When I first got rabbits I put them smack dab in the middle of my garden, it was January… And while this was very convenient for composting and gathering greens, as the summer months approached it became clear this was not in the best interest of the rabbits. They had the shade of their roof but they were otherwise unprotected from the southern heat. They were suffering and I was afraid I was going to kill them just so that I could have them at my convenience.
To the great displeasure of my husband we dissembled the hutch and relocated it across the yard under several mature oak trees. They were surrounded by green and there was a slight breeze. Location. Location. Location… Chose it wisely. That is my first word of advice.
Shade is the number one thing you can do to keep rabbits cool. If you can, choose a location that has all day shade. My rabbits get morning exposure, which is nice in the winter, but not so much in summer so I hung shade cloth on the eastern sides. I put them down after I feed in the morning and raise them up in the afternoon. Depending on the cloth this can lower the temperate 5 to 10 degrees.
Wait!! I should say, water is the number one thing you can do! Common sense should dictate that, but it fails us all on occasion, SO water will always be your number one defense against the heat. Clean fresh, cool water. Shade is number two!
There are a few other things that can be done to make them comfortable in the intense heat of the southern summers, but save putting up a rabbit house with a controlled environment they will still be hot.
Rabbits are most comfortable at temperatures under 75 degrees. Here of the Gulf Coast, the average temperature is in the mid-90s with humidity upwards of 80% most days. If you live in a drier climate, a mister will help, but are completely useless in humid heat.
A fan to move the air will definitely help, but not blowing directly on your rabbits, they won’t like that much.
My first summer I used frozen water bottles, but the rabbits wouldn’t lay next to them. Then I tried wet wash clothes, they didn’t like those either.
I read an article somewhere, I would tell you where it was if I could remember, but it was many years ago and I don’t remember, but it said that strawberry leaves help thin the blood and cool the bunnies, so I often feed them to my rabbits. Now, I really have no idea if this works or not, but the rabbits dig’em so I keep ’em coming.
The Danger Zone
Anytime the temperatures rise above 85 degrees, you should keep a close eye on your rabbits. Watch for signs of overheating, because rabbits can overheat quickly and have a heat stroke and die. I pay special attention to rabbits that are experiencing their first summer. I am not sure if they are more susceptible, but the only my young buns have ever got into the danger zone. So, how do you know when a rabbit has become overheated? If your rabbit is:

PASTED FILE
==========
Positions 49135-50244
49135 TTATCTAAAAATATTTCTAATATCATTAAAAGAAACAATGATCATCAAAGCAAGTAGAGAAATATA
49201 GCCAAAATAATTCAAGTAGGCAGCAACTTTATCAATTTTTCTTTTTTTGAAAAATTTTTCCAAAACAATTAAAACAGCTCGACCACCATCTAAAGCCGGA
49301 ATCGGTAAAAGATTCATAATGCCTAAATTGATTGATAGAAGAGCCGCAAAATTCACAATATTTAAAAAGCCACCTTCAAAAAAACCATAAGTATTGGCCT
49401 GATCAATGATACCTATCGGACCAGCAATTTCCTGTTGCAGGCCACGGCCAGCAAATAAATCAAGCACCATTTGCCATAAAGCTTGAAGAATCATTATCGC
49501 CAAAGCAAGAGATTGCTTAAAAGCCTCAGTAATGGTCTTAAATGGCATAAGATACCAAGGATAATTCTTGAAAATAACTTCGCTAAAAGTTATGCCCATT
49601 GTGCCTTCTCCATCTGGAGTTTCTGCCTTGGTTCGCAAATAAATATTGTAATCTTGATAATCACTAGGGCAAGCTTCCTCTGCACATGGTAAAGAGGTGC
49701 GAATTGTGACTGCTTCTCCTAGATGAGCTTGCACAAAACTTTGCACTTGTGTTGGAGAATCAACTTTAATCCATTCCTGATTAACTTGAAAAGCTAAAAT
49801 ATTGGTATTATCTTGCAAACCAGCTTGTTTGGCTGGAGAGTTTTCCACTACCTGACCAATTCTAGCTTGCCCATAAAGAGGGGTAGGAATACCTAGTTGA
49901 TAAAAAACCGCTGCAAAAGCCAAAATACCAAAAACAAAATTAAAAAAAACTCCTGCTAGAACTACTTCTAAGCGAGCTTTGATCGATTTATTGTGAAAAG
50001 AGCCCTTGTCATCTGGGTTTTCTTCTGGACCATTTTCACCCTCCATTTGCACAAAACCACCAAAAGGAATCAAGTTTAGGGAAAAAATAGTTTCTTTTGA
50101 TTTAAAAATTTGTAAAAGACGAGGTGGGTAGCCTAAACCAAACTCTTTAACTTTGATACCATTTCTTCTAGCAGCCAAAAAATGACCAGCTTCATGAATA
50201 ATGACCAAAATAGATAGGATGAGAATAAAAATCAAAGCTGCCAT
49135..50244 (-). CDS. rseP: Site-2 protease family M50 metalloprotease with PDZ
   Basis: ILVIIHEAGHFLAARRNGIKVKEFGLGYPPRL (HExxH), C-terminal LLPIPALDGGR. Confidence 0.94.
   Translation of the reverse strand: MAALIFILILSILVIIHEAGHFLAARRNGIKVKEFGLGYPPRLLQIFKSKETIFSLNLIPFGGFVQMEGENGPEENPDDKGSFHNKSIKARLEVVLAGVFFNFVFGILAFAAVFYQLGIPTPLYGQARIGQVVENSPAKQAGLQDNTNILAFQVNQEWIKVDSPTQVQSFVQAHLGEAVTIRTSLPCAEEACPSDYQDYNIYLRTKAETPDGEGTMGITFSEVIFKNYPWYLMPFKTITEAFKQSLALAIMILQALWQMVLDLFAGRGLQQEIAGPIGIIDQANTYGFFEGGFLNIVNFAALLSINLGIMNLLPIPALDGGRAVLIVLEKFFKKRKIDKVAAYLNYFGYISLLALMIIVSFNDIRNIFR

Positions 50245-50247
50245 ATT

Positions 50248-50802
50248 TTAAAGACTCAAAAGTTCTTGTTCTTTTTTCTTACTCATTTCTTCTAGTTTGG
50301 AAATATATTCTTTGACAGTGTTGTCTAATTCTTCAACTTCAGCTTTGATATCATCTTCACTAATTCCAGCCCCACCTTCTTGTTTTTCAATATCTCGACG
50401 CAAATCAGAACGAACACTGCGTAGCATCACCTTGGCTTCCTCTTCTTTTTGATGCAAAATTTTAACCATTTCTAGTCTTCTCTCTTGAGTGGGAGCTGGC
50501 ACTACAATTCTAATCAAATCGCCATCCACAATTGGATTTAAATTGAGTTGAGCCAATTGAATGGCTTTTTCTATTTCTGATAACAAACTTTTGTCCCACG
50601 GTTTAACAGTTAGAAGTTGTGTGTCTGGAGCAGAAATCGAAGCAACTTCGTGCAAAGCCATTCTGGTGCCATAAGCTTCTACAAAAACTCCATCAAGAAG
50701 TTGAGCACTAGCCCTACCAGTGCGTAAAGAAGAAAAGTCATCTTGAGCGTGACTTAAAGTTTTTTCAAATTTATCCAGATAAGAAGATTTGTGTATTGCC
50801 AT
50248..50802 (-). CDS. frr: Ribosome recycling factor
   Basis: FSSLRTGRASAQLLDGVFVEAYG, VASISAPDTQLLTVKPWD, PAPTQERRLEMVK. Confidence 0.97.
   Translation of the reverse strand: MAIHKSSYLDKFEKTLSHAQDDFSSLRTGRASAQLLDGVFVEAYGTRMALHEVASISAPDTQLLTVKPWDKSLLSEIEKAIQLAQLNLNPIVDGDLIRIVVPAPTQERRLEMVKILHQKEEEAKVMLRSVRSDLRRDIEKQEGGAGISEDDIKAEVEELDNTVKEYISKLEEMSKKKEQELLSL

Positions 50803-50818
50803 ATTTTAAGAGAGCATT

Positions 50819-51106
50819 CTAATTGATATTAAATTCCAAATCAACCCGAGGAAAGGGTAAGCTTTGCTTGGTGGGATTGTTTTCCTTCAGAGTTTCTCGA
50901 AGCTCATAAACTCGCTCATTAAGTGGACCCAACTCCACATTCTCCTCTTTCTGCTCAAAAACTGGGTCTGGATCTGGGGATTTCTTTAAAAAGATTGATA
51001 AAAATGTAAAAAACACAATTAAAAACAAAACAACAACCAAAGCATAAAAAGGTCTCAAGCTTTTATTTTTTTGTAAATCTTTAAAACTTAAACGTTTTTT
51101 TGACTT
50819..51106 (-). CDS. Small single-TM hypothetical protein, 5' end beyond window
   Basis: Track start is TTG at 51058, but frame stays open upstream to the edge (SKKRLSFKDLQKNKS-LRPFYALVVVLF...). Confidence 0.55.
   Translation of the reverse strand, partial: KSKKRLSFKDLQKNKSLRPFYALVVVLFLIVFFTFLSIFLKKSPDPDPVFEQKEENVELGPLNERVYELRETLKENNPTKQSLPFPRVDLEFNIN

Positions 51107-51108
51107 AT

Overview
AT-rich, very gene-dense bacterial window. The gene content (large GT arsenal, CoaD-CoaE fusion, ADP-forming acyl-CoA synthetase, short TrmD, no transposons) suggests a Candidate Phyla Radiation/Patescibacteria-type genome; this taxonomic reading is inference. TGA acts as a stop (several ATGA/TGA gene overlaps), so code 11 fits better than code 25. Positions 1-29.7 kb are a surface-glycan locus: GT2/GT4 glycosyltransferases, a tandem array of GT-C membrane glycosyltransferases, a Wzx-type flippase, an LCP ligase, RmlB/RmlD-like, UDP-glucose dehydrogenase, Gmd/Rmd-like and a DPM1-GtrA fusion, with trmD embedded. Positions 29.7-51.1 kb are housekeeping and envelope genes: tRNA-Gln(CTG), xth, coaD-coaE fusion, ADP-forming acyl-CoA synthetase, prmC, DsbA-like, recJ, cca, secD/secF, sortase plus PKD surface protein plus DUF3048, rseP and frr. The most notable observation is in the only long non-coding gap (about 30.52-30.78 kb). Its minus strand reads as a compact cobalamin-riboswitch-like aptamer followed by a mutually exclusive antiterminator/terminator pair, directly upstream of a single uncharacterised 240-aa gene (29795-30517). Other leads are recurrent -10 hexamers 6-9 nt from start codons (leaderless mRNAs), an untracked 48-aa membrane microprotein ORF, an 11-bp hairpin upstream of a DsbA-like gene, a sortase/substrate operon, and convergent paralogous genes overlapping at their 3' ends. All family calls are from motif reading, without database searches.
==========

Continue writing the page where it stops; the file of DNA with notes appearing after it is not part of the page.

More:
- Generally looking miserable
At this point, you should take steps to cool your rabbit down, you can wipe her ears with a wet washcloth, move her to a cooler location, such as a rabbit tractor in a grassy location in the shade. The ground is considerably cooler than a wire cage and they can nibble of fresh greens, helping restore them to health as well.
If you bunny shows these signs, your bunny is in or very near serious danger:
- salivating or has a runny nose
- Red ears or if the blood vessels in the ears are enlarged
If a rabbit’s body temperature gets too high (about 104) the prognosis for a full recovery is usually poor. So you need to take immediate steps to lower their body temp without doing it to quickly because they can go into shock if you do.
If you can take your rabbit to the vet, now is the time to do it. If caught early enough home treatment should be sufficient. Remove the rabbit from the heat, bring indoor; Wet the rabbit’s ears with cool water. You can use a wet washcloth to wet the rabbit’s skin, just rub into the fur. Remember to take your time, you don’t want to cool her down too quickly. I have heard of people using rubbing alcohol into the ears and feet, I have never tried this. Cooling them down in the methods I described have always been enough and I have not, yet, lost a rabbit to the heat.
Other Things you Can Do to Avoid the Danger Zone
- Lots of water. If you can give them a bowl of water, do it. They can drink a lot more water from a bowl than waterer. You could even put an ice-cube or two in there
- A Fan, blowing indirectly, but in their general direction
- Frozen water bottles…. Might work for your rabbits.
- Wipe ears with a cool damp cloth.
- fresh cool greens, frozen even…
- Brush your rabbits often, removing some of the dead fur will help cool the body
- Tiles or flat rocks for them to lay on, I suppose you could stick them in the freezer for a spell as well
- Don’t breed your rabbits in the summer, unless you can provide air conditioning. Pregnancy and nursing can be very taxing on a body. Give them a break, its only 3 months.